Contemporary Turkish Short-story and Novel Writer
Kemal Bilbaşar was born in 1910 in Çanakkale. His father, head of the police department in Salonika, was assassinated when he was two years old. His young mother fled with her children to Anatolia, where she later married a civil servant, widow with two children. The poverty of the war years forced Kemal to earn his living at a very early age by selling newspapers, matches, sweets and baked goods before and after school.
" During winter evenings our favorite family pastime was reading stories aloud and telling fairy tales," he recalled. "If I searched for our house today I probably couldn't find it, but I will always remember it as in a dream, swathed in the colorful stories of The Arabian Nights."
After finishing his secondary education, Bilbaşar graduated from Edirne Teachers' College in 1929. He then taught two years in an elementary school; however, his desire for further education led him to Gazi Terbiye Enstitüsü created by Kemal Atatürk where he studied history. Earning his degree in 1935, he married Bedia Bilge, an art graduate of the same university, and settled with her in Izmir. They formed a very loving couple, never separated a single day all their lives, had two children. Bilbaşar taught history and geography at Karatas High Scool in Izmir until his retirement in 1961.
His first recognized literary work was a short story, "Çımacı Hasan" which was published in 1937. A year later he founded Aramak (The Search), a literary monthly, with two poet friends. "Our house became a literary club," he later recalled. "Every night we met there until the early hours of the morning. We would read each other the poems and the short stories we had written, choose among the works that had been submitted for publication, discuss the latest happenings in the literary world and prepare the magazine for press."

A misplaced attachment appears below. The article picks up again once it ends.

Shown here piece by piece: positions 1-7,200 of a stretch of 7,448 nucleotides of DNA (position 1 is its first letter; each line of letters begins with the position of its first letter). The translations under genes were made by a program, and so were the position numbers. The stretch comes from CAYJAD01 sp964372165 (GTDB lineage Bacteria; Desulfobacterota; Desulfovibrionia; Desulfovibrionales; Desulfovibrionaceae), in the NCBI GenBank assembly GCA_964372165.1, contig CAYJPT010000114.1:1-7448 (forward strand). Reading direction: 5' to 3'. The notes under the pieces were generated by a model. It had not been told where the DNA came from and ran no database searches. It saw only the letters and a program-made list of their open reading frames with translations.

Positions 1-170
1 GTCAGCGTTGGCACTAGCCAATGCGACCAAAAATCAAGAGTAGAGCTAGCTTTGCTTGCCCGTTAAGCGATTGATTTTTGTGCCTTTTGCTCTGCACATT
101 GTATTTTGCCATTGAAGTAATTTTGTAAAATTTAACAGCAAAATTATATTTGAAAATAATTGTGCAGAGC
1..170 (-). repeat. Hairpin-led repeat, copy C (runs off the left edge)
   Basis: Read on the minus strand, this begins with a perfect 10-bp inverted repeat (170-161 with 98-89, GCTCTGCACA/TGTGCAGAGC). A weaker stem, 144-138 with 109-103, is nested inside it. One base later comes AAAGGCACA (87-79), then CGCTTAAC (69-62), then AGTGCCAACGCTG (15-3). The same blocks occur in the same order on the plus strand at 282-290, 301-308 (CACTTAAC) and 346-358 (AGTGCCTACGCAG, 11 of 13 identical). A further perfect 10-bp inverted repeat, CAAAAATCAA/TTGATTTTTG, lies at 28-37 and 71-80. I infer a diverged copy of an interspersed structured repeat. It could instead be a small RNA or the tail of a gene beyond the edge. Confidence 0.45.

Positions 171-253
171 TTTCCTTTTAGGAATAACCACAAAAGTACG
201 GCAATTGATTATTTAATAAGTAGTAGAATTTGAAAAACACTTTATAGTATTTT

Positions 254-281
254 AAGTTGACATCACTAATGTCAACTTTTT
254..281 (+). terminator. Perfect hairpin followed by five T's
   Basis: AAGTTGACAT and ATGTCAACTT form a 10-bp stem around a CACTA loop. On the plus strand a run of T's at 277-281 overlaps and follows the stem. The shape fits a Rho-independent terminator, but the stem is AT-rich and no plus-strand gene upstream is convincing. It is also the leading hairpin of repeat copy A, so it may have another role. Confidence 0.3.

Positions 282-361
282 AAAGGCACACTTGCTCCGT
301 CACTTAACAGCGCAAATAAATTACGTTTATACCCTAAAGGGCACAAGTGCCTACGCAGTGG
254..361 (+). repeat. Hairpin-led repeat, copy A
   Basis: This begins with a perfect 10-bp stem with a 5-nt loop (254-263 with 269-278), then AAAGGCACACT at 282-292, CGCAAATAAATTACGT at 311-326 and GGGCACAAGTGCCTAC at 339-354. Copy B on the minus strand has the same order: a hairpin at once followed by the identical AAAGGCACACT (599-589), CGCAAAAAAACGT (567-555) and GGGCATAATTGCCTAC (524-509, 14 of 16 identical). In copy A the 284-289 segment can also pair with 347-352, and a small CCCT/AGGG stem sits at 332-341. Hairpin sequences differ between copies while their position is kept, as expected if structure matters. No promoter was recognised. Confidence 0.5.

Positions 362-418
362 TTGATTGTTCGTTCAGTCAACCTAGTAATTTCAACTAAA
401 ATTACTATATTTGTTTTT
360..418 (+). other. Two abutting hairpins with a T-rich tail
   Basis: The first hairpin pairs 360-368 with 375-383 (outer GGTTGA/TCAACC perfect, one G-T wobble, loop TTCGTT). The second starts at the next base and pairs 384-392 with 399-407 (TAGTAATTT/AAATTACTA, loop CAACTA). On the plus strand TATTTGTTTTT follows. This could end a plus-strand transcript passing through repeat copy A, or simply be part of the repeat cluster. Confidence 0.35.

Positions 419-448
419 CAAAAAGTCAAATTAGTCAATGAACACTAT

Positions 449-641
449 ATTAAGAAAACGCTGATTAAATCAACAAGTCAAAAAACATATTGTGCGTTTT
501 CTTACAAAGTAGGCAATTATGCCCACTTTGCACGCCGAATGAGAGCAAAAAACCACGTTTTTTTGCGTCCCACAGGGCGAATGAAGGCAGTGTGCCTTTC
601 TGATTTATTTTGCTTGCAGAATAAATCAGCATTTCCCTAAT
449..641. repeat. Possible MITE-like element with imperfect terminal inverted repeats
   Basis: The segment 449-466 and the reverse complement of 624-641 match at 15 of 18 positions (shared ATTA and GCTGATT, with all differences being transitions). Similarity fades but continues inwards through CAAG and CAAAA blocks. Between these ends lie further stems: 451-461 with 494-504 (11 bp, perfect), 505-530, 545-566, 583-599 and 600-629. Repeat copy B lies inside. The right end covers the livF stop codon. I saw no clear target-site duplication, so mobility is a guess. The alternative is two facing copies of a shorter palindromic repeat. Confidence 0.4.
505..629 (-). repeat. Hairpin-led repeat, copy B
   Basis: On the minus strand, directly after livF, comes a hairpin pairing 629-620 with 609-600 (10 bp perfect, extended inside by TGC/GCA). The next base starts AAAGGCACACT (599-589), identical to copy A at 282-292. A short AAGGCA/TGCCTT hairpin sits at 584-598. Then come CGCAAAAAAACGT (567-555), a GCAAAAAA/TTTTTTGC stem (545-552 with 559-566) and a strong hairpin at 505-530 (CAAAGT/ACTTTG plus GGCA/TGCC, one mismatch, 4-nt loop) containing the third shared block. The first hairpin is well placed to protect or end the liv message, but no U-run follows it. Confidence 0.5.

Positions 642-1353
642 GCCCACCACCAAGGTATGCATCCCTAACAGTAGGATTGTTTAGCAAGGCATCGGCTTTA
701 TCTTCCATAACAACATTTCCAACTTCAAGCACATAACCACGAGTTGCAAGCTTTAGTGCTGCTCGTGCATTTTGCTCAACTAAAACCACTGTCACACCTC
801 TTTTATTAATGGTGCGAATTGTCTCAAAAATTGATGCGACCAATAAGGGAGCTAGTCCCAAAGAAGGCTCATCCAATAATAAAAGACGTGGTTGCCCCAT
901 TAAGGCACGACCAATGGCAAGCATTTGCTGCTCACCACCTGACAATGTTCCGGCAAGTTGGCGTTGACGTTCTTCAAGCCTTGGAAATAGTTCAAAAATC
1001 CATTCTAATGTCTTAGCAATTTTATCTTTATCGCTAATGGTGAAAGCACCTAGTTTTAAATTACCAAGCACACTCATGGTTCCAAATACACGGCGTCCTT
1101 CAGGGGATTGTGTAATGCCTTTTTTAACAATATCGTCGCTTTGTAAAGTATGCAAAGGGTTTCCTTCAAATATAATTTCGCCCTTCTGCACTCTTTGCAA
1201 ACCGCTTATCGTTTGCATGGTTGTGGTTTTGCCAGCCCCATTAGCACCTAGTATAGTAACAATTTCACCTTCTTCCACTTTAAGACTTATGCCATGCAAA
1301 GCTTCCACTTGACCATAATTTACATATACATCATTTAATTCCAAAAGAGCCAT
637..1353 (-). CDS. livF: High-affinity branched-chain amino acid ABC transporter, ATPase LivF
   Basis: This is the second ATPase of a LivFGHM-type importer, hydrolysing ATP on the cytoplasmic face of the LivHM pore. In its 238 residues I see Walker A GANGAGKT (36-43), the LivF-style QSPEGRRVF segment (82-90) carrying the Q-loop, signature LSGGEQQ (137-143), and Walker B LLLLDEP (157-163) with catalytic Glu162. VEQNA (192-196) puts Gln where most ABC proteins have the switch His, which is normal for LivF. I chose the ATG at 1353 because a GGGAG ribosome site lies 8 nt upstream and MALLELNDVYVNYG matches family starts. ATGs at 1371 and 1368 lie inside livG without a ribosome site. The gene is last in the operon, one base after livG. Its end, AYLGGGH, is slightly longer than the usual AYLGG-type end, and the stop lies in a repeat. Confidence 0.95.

Bilbaşar's first literary award and his first collection of short stories, Anadolu'dan Hikayeler, came in 1939. Ever since, except for the silence of the years between 1945-1952 when he was pursued for his leftist opinions, he constantly wrote short stories, plays for radio and theater, and novels. Between 1953 and 1971, he essentially wrote in the opposition daily Demokrat Izmir but his editorials, articles, short stories and novels appeared in many other newspapers and magazines.
In 1961, his desire to devote all his time to his art induced him to seek retirement from teaching. After several years of political activity, Bilbaşar moved to Istanbul in 1966. During the ensuing years, the author freed himself from outside obligations. Some of his finest and most popular works date from this period, with Cemo winning Turkey's highest literary award for a novel, the Türk Dil Kurumu Roman Ödülü (Academy of the Turkish Language) in 1967, and Yeşil Gölge receiving the May Roman Ödülü award for the best novel of the year in 1970.
He died on January 21, 1983 in Istanbul.
Kemal Bilbasar receives Türk Dil Kurumu Roman Ödülü award from the President of the Turkish Republic, Cevdet Sunay.